How to extend the life of your Electric Vehicle Battery
Electric vehicles have become more and more popular even here in North Carolina. One of the most commonly asked question is how long will the battery last? Most all-electric cars batteries have an 8 year, 100K mile warranties, some even better, like Nissan’s 5 year 60,000 mile warranty for loss of battery capacity. Still all batteries’ fullest mile range will reduce over time due to ware, weather and other factors, and a new battery can cost you anywhere from $1000 to more than $6000, depending on the type of car and battery.
Good thing is that there are some things to keep in mind to avoid in order to ensure your EV battery runs as well and as long as possible.
- Avoid fully charging. Charging to full is good, right? Not exactly. All lithium ion batteries, including the ones in electric vehicles, operate best at about 80%.
- Avoid draining charge. If possible keep the battery charge over 30%. Some suggest 20%. So really, the best range of battery charge should be anywhere from 20-80%. Doing so will prolong the life of your battery. This applies to your cell phone batteries as well!
- Avoid speeding. Electric vehicles are fun to drive but increasing the battery demand by speeding or quick accelerating can chip away at your EV battery. Watching your speed and maximizing regenerative breaking by coasting when possible can help prolong battery life.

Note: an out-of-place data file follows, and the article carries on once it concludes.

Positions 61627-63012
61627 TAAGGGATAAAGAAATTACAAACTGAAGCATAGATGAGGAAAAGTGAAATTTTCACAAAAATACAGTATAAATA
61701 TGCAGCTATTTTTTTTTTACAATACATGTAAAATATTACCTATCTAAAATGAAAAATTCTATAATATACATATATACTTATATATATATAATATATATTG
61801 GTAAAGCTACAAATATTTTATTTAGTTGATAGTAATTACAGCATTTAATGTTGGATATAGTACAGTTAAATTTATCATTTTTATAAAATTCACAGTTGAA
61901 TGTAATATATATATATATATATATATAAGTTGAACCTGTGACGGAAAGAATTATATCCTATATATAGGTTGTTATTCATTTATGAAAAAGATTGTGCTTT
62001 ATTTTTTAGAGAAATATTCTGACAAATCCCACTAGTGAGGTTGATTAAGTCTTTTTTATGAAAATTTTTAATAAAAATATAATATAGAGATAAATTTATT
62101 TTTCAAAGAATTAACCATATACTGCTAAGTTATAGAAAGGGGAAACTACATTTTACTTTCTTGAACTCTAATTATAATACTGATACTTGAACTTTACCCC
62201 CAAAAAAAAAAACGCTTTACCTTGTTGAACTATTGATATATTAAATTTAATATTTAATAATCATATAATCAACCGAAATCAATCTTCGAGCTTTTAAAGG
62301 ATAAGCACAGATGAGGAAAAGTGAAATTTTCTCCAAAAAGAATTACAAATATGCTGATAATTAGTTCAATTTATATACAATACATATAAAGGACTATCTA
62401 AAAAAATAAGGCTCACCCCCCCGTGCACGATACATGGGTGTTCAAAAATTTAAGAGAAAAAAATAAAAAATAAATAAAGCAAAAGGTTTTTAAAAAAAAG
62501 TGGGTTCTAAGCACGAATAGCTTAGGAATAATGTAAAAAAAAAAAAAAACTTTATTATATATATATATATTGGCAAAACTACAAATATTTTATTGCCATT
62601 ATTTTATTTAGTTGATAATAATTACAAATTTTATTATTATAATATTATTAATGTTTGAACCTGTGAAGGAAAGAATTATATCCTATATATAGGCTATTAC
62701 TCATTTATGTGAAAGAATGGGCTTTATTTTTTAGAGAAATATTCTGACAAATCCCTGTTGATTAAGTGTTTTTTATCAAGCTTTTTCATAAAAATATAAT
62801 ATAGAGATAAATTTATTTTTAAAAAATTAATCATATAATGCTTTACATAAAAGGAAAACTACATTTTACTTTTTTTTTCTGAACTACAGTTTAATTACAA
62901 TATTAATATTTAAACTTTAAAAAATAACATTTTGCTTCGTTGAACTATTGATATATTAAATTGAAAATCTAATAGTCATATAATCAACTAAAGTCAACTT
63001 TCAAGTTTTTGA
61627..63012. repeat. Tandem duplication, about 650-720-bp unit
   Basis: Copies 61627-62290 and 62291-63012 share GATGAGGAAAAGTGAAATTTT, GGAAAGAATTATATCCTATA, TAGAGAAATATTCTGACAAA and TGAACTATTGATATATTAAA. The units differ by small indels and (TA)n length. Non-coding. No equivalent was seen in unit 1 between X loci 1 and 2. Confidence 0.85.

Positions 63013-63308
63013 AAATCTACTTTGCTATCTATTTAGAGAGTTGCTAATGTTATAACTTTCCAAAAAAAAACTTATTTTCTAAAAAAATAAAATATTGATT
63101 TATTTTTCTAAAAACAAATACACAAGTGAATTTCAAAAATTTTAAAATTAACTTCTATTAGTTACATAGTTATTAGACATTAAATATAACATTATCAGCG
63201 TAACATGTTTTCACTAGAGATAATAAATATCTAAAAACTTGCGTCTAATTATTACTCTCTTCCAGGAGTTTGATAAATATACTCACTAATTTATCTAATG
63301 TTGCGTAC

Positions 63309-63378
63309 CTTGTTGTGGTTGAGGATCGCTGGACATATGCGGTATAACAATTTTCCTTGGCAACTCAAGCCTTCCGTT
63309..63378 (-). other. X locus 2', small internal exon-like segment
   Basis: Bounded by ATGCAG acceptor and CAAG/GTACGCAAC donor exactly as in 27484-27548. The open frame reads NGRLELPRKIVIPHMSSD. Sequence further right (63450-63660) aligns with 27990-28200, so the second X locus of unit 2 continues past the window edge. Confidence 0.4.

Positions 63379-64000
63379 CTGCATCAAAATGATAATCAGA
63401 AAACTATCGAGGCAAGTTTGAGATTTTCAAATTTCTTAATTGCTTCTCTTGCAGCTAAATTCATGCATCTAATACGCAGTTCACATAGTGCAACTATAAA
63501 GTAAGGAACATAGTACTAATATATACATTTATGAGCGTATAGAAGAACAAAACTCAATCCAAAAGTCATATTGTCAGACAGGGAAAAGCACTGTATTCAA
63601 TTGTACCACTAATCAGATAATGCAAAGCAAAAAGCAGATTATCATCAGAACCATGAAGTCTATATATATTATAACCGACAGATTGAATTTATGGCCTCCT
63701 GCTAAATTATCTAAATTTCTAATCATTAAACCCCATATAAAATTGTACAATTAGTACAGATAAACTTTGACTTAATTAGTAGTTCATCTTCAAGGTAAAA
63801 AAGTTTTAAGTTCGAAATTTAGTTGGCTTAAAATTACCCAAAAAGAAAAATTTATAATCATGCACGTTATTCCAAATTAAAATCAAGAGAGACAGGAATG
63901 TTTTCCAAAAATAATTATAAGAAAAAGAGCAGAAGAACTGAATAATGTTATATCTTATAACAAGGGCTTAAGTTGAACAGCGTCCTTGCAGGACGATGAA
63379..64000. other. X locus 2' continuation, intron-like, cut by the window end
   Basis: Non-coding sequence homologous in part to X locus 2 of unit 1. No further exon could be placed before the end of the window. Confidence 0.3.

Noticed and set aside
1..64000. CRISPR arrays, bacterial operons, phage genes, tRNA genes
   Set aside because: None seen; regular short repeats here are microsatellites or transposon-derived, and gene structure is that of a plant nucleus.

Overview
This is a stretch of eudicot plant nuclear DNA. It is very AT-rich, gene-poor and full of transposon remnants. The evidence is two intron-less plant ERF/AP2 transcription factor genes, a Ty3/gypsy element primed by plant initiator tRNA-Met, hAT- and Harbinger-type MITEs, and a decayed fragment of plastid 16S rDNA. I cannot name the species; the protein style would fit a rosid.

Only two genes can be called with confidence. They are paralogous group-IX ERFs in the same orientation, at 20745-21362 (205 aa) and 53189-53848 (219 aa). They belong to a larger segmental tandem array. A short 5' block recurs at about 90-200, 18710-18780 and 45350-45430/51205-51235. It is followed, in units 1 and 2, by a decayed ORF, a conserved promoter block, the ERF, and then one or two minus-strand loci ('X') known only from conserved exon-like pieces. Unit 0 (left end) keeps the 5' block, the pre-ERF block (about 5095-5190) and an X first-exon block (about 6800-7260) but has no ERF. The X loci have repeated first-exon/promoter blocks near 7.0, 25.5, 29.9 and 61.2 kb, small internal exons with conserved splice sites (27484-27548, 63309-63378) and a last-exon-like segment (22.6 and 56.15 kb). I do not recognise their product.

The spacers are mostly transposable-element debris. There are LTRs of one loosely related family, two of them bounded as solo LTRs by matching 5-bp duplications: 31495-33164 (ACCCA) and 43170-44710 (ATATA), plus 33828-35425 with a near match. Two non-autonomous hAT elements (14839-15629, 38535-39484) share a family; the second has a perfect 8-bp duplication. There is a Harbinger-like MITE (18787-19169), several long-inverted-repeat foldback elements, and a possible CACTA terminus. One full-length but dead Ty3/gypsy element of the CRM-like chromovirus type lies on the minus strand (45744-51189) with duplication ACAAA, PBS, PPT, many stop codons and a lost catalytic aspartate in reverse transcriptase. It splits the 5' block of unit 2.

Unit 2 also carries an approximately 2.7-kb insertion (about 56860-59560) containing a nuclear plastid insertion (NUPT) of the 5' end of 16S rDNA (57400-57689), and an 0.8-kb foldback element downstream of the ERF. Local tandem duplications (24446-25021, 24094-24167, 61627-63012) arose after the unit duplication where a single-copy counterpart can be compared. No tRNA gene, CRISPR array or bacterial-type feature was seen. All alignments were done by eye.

- Avoid quick charging. Quick charging is great and convenient when needed, but the higher voltage can chip away at your battery life.
- Avoid using battery mode for hilly rides in hybrids. If you have a hybrid like the Toyota Prius, and you know you will be driving in hilly steep roads, switch the car to use gasoline at least 20-25 minutes before you reach the area. This will help keep your battery from being drained too quickly for the inclines.
- Avoid extreme temperatures. Park in the shade or garage whenever possible. Heat not only demands more battery to cool later one, it directly effects and degrades the battery.
All cars, whether electric or fuel dependent, have a shelf life. With normal wear and tear an electric car can last you a long time, but by taking some of these measures, you can also extend your battery and car that much farther.